Louisville Judge Slate Ousts Judge Who Signed No-Knock Warrant, Elects Judges to Reduce Cash Bail

On November 8th, Jefferson County voters elected seven Judges from a slate of candidates Louisville SURJ endorsed as the best choice to serve on the District Court, Circuit Court, and Court of Appeals. Notably, Louisville SURJ-endorsed candidate, Tracy Yvette Davis, beat Judge Mary Shaw – the judge who authorized the no-knock warrant that the police who killed Breonna Taylor used when they entered her apartment. Louisville SURJ selected these candidates for our slate of endorsements after hundreds of hours of court watching, where we tracked Judges’ use of cash bail, noting trends in how judges set bail based on  race, charges, and type of representation. 

Over 100 volunteers with Louisville SURJ contacted over 2,500 residents in majority-white neighborhoods and distributed tens of thousands of copies of the Judge endorsement slate to Jefferson County voters. Louisville SURJ has been working for years to end the practice of cash bail, which holds people who have not been convicted of a crime in cages because they do not have the ability to pay. Eleven people died in Louisville’s jail in the year before the election.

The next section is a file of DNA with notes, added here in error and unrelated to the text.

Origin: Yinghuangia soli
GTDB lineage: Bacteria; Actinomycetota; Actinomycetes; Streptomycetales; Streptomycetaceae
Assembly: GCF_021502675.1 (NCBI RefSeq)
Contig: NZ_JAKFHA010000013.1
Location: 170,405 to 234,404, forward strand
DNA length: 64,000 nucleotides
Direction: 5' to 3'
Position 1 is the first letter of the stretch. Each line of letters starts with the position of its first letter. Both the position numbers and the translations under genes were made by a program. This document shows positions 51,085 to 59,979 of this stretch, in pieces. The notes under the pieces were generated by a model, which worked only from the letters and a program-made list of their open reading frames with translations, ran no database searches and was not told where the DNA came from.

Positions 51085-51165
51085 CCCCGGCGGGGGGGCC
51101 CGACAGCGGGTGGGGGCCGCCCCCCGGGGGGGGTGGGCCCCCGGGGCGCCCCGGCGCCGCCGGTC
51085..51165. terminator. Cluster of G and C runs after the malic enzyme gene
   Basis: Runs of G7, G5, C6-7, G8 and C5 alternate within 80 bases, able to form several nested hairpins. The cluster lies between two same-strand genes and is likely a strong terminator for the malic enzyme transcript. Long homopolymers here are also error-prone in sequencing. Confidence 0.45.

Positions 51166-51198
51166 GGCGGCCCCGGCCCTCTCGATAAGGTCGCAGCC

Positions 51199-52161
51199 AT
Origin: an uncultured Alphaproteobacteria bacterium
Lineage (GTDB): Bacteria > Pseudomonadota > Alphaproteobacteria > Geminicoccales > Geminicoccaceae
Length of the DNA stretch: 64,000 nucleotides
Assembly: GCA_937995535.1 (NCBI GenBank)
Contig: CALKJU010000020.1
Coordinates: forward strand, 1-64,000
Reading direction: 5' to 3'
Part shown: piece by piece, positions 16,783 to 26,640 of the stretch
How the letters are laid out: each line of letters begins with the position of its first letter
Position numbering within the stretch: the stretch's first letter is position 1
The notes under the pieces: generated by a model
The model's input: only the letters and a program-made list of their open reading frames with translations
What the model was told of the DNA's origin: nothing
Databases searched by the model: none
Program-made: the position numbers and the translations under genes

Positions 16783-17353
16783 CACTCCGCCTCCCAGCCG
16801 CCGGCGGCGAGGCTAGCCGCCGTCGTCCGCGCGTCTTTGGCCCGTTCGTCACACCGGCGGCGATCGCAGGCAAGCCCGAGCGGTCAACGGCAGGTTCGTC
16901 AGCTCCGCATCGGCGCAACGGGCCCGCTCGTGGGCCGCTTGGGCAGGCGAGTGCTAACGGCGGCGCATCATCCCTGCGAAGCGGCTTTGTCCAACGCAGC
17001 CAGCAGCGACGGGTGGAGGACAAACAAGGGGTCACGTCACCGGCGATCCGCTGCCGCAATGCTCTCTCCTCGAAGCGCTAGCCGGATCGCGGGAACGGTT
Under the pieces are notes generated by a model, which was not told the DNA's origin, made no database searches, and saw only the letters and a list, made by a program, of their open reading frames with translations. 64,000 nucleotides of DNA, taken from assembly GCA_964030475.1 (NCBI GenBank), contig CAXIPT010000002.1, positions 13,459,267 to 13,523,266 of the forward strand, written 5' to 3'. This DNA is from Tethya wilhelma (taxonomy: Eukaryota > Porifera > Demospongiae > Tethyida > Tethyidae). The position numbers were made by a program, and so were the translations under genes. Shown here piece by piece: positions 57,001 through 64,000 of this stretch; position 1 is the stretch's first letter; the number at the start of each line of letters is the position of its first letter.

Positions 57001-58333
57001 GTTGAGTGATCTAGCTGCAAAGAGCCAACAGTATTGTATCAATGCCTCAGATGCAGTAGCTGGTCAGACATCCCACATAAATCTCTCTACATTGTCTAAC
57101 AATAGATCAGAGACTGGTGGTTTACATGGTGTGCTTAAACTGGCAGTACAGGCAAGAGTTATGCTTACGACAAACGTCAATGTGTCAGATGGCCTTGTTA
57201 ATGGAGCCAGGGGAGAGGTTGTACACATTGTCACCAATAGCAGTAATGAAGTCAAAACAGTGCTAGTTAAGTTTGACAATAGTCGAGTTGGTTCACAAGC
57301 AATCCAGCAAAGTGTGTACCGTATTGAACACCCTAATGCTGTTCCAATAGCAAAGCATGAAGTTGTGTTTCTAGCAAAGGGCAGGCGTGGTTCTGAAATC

Kentucky Lead Organizer, Alex Flood, said of the win: “Tonight was the biggest inflection point in our campaign to end cash bail. For years we have knocked the doors of voters and observed judges in the courtroom. With every circuit and district judge on the ballot we saw an opportunity to make an immediate impact on the issue. We complimented our court watch program with interviews and questionnaires and endorsed a slate of judges who could make a substantive and immediate change in the lives of anyone unfortunate enough to be brought into our injustice system. With tonight’s results less people will go to jail on an unaffordable bail, less will experience the cruel, inhumane, and deadly treatment of that jail, and another step towards the abolition of wealth based detention was taken.”

Read more from Louisville Public Radio.

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